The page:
Baguio City – Faye considers herself lucky enough if she gets to sleep more than four hours in a day. The 26 year-old mother works as a domestic helper to provide for her family. But even if she loses sleep over work, her family continues to struggle financially because she does not receive payment from her employers on time.

Faye laments “kung kasambahay ka at dumating na yung petsa ng pasahod, sana ibigay na ng amo ko (employer) yung sahod ko pero hindi nila binibigay. Magmamakaawa pa ako sa amo ko na kailangan ko iyong sahod ko kung puwede makuha na dahil kailangan ng pamilya ko sa pang araw araw ng gastusin at sa baon nila sa paaralan nila, at saka lang nila ibibigay”. (If you’re a house helper, your employers should give you your salary on its due date. But my employers don’t give it to me. I have to plead to my employer that I need my salary because my family needs it for their basic needs and for my kids school allowance and that’s the only time they will give it to me.”) Faye represents the thousands of domestic workers (kasambahay) situated similarly in her circumstances.

Faye has been a kasambahay for the family she works for in Baguio City since 2008 when she was 15. The difference is that her current employers are her relatives. She also complained that she pays her Social Security System (SSS) membership voluntarily, instead of her employers doing it for her as mandated by Republic Act 10361 or the Batas Kasambahay (Domestic Workers Act).

DOLE-CAR Regional Director Exequiel Ronie A. Guzman said Labor Secretary Silvestre H. Bello III issued Labor Advisory No. 10 or “Entitlement of Kasambahay to Other Statutory Leave Benefits and Labor Standard Benefits” which will further strengthen the rights of household workers and their entitlement to work benefits and statutory leaves; to answer the clamor of our domestic workers.

RA 10361 or the Kasambahay Law will entitle household workers to 13th-month pay, five days annual service incentive leave, and a one whole day uninterrupted weekly rest period.” Household workers will also get to enjoy social benefits such as availing Social Security System (SSS), Philhealth, and Pag-Ibig.  The labor advisory identified three other laws that “entitle kasambahays to special leave benefits. Today, they can avail of the Solo Parent Leave (Republic Act 8972), Special Leave Benefit for Women under the Magna Carta for Women (Republic Act 9710), and Violence against Women and their Children (VAWC) Leave (Republic Act 9262) “provided he/she meets all the conditions for entitlement. Aside from these leaves, kasambahays are still entitled for a five-day service incentive leave that is granted under the Labor Code.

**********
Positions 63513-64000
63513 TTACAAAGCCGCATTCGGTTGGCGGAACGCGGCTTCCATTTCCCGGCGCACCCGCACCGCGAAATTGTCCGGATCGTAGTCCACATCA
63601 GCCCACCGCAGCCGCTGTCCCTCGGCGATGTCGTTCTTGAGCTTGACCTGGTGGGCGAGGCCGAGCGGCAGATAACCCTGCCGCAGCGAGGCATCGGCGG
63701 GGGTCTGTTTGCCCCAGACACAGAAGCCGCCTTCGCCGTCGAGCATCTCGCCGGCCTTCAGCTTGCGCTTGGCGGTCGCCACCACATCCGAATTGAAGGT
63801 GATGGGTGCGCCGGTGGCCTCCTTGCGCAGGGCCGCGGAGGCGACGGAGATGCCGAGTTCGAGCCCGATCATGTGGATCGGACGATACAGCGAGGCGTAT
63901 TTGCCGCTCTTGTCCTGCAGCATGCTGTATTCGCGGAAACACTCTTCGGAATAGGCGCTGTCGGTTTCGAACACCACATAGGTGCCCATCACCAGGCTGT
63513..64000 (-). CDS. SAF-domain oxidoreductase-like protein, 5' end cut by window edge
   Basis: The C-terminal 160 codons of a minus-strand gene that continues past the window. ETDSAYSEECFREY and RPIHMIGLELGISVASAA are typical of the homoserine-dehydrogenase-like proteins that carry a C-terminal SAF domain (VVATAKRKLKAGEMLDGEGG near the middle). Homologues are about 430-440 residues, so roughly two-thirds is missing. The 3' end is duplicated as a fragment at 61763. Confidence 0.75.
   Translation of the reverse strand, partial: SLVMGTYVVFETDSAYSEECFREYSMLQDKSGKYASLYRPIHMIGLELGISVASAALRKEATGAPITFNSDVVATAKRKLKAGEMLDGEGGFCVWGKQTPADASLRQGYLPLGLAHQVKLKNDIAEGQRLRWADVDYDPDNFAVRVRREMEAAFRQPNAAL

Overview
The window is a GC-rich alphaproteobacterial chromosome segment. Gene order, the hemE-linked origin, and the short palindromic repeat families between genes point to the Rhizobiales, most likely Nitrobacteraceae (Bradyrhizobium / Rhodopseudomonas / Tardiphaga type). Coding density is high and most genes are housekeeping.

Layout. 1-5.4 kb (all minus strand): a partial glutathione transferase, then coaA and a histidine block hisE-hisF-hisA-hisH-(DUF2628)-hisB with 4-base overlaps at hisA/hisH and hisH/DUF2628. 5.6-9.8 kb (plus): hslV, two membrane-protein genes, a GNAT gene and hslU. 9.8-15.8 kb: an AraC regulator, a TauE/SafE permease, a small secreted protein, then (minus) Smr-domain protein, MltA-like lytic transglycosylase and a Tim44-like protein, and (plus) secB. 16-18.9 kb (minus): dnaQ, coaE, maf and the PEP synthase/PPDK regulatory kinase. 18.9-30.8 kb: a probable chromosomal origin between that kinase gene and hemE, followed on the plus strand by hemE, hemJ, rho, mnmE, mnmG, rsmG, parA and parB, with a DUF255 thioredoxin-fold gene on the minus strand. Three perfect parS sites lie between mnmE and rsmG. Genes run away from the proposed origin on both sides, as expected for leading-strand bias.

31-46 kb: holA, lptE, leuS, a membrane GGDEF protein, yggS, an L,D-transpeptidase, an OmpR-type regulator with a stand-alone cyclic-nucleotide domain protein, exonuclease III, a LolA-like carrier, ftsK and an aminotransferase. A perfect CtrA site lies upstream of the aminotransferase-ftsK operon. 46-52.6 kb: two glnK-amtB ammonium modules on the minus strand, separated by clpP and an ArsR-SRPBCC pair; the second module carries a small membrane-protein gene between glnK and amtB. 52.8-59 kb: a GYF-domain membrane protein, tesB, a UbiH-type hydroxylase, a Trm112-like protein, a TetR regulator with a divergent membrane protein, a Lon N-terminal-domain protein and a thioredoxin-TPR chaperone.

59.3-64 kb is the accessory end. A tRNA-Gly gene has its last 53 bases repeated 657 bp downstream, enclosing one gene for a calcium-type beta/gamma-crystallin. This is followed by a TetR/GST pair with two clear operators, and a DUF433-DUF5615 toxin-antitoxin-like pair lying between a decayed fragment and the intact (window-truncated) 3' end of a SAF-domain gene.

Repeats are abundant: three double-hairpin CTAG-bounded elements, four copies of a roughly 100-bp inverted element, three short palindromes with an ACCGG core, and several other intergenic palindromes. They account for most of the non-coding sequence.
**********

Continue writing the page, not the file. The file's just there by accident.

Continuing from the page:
In addition, all domestic workers who have rendered at least 1 month of service shall be covered by SSS, Philhealth and Pagibig Fund and be entitled to all benefits provided by law. For the SSS Kasambahay requirements, for contributions: If the salary or wage under P5,000; the SSS contributions are shouldered solely by the employer and if the salary or wage P5,000 and above then the SSS contributions are proportionately shared by the employer and the domestic worker. For the SSS Benefits of the  Kasambahay, as an SSS member, the benefits are: 1) Retirement Benefits, if the kasambahay reached 120 months of contributions at 60 or 65 years of age; 2) Disability Benefit, in case of disability, if completed at least 36 months of contributions prior to disability; 3) Sickness Benefit, in case of illness or injury, you may qualify if you’ve contributed at least 3 months preceding the semester of your sickness; 4) Maternity Benefit, for childbirth and miscarriage and generous benefits Loans – such as salary loans, calamity loan, educational loan and housing loan. A kasambahay may apply for Death and Funeral Benefits and beneficiaries may receive benefits and also dependent’s pension if eligible.

On February 17, DOLE-CAR and its partner agencies RTWPB, DILG, SSS, Philhealth, Pag-Ibig, and TESDA will conduct a Special Day for our Kasambahay in celebration of the “Araw ng Kasambahay” by virtue of RA 10361, a law which provides for the protection and welfare of domestic workers. This special day is set for our kasambahays for us to recognize and be grateful to what our “kasama sa bahay” are doing for us. Our kasambahays and their employers are invited to attend a one-day affair full of fun and meaningful activities intended for their honor and recognition.

Who are considered Kasambahay or House Maid? According to the SSS and the Kasambahay Law, these are persons who perform domestic work (performed in or for household). These persons include: House maid, general house helpers, Cook, Laundry person, Nanny or “Yaya”, Gardener and Driver. However, persons who only work occasionally and those under foster care arrangement in exchange of house service are not covered.

RTWPB Board Secretary Ogie Aquillo said that as part of the activities will be a wage consultation forum primarily intended to see if there is a possibility of increasing again the minimum wage rates of our domestic workers and explore the possibility of giving them incentives over and above their salaries.  By virtue of Wage Order, CAR-DW-02, which took effect on May 8, 2017, the present minimum wage rates of our kasambahay is P3,000 in our cities and first class municipalities and P2,500 in all other municipalities.

Let us remember that treating kasambahay with dignity is not a privilege they should earn, but a right they deserve. The same sadly reflects a socio-cultural reality where some segments of our society still look down on kasambahay a grade lower than ordinary citizens.

For more information about the Republic Act 10361 or “Batas Kasambahay” or Domestic Workers Act, visit the website of the Bureau of Workers with Special Concerns at or

END/Patrick T Rillorta